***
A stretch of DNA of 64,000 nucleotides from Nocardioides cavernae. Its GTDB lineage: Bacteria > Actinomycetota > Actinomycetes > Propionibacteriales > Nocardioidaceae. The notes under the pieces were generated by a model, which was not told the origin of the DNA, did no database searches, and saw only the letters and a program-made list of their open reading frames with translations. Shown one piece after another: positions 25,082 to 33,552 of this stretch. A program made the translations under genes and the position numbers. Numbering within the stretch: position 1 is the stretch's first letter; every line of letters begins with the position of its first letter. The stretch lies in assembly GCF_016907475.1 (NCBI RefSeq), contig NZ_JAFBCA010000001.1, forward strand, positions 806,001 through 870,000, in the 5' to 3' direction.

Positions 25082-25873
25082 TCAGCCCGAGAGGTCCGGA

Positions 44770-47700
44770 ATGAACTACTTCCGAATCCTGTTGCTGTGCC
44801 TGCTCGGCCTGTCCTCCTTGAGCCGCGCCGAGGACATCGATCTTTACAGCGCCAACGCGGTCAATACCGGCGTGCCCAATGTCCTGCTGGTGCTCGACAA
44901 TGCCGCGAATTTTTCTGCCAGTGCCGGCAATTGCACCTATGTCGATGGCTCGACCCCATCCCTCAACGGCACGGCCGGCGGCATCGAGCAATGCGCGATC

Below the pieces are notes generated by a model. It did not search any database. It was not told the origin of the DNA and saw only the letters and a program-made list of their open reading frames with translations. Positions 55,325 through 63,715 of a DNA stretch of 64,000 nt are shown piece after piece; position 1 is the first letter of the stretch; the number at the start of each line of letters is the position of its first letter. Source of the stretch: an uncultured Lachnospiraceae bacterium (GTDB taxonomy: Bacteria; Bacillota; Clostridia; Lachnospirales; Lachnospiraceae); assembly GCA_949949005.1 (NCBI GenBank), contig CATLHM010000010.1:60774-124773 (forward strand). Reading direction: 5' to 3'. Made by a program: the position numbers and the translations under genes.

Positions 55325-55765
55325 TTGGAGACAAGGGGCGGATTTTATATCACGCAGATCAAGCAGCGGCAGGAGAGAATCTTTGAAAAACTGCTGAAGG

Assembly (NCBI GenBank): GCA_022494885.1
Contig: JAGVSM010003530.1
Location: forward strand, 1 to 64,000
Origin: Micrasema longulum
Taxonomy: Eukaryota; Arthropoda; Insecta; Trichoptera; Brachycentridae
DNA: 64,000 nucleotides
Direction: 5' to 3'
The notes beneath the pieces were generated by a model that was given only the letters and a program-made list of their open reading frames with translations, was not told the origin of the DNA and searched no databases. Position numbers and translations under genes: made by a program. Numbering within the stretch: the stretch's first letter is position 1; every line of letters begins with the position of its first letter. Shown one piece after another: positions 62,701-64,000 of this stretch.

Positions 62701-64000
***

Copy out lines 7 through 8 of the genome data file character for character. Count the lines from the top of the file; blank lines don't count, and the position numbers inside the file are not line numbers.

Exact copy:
44901 TGCCGCGAATTTTTCTGCCAGTGCCGGCAATTGCACCTATGTCGATGGCTCGACCCCATCCCTCAACGGCACGGCCGGCGGCATCGAGCAATGCGCGATC

Below the pieces are notes generated by a model. It did not search any database. It was not told the origin of the DNA and saw only the letters and a program-made list of their open reading frames with translations. Positions 55,325 through 63,715 of a DNA stretch of 64,000 nt are shown piece after piece; position 1 is the first letter of the stretch; the number at the start of each line of letters is the position of its first letter. Source of the stretch: an uncultured Lachnospiraceae bacterium (GTDB taxonomy: Bacteria; Bacillota; Clostridia; Lachnospirales; Lachnospiraceae); assembly GCA_949949005.1 (NCBI GenBank), contig CATLHM010000010.1:60774-124773 (forward strand). Reading direction: 5' to 3'. Made by a program: the position numbers and the translations under genes.